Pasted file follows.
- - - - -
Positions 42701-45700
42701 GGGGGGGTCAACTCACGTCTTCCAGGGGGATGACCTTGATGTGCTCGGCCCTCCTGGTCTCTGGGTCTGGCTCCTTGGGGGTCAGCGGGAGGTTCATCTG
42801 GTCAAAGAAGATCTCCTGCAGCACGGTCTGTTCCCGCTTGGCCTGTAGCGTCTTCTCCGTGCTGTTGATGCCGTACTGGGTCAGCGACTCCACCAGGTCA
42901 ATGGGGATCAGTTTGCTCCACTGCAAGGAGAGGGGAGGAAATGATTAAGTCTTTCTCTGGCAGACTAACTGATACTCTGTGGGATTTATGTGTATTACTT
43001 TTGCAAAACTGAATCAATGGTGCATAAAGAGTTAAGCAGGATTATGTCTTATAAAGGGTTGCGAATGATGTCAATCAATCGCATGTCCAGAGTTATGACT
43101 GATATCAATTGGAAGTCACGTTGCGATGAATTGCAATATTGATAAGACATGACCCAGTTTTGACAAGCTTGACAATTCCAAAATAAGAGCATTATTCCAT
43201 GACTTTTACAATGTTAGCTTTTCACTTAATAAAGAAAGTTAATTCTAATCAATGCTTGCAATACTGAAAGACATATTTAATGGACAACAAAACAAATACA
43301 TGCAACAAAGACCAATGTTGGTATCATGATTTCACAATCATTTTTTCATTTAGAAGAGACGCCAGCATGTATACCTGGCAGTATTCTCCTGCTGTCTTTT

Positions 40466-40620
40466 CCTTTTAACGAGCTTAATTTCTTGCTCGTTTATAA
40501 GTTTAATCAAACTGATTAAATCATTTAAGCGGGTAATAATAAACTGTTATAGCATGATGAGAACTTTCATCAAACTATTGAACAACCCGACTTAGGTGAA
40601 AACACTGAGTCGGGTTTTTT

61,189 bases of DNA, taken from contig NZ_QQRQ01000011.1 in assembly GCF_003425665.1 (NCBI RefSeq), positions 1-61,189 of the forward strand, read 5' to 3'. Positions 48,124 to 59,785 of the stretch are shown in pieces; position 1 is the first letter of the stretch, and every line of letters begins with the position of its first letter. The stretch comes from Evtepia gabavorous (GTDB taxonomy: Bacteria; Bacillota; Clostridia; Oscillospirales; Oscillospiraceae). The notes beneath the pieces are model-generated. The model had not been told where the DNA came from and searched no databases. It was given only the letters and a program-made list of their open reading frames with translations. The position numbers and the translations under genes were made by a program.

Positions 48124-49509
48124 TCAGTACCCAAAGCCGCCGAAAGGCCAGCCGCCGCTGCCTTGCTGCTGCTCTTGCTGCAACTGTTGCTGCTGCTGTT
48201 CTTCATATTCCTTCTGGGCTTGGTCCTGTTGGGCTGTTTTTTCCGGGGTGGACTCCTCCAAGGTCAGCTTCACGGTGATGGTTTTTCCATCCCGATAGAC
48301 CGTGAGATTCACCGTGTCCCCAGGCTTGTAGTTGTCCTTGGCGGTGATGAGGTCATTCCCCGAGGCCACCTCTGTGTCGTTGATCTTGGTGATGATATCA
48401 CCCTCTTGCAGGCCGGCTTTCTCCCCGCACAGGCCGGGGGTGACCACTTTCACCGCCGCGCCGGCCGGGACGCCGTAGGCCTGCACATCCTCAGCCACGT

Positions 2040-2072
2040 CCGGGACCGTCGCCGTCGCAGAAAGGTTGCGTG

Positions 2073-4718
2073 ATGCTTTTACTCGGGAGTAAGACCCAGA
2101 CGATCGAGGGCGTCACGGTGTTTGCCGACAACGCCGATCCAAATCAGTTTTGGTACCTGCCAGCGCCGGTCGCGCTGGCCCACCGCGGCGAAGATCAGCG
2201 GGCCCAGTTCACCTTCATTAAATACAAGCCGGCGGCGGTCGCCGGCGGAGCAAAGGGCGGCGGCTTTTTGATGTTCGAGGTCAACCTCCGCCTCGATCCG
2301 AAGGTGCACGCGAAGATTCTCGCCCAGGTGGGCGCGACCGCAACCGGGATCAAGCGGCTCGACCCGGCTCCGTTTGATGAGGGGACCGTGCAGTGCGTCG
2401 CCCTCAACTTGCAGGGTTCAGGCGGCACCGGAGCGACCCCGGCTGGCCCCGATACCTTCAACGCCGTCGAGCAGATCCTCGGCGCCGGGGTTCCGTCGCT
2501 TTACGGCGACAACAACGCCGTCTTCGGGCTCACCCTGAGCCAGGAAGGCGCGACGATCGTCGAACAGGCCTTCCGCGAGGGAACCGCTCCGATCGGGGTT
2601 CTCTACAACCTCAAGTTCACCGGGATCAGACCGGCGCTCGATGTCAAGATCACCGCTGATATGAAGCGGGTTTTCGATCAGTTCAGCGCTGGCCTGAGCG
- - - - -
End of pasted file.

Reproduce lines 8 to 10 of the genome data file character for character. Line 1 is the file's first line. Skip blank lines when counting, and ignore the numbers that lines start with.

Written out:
43301 TGCAACAAAGACCAATGTTGGTATCATGATTTCACAATCATTTTTTCATTTAGAAGAGACGCCAGCATGTATACCTGGCAGTATTCTCCTGCTGTCTTTT

Positions 40466-40620
40466 CCTTTTAACGAGCTTAATTTCTTGCTCGTTTATAA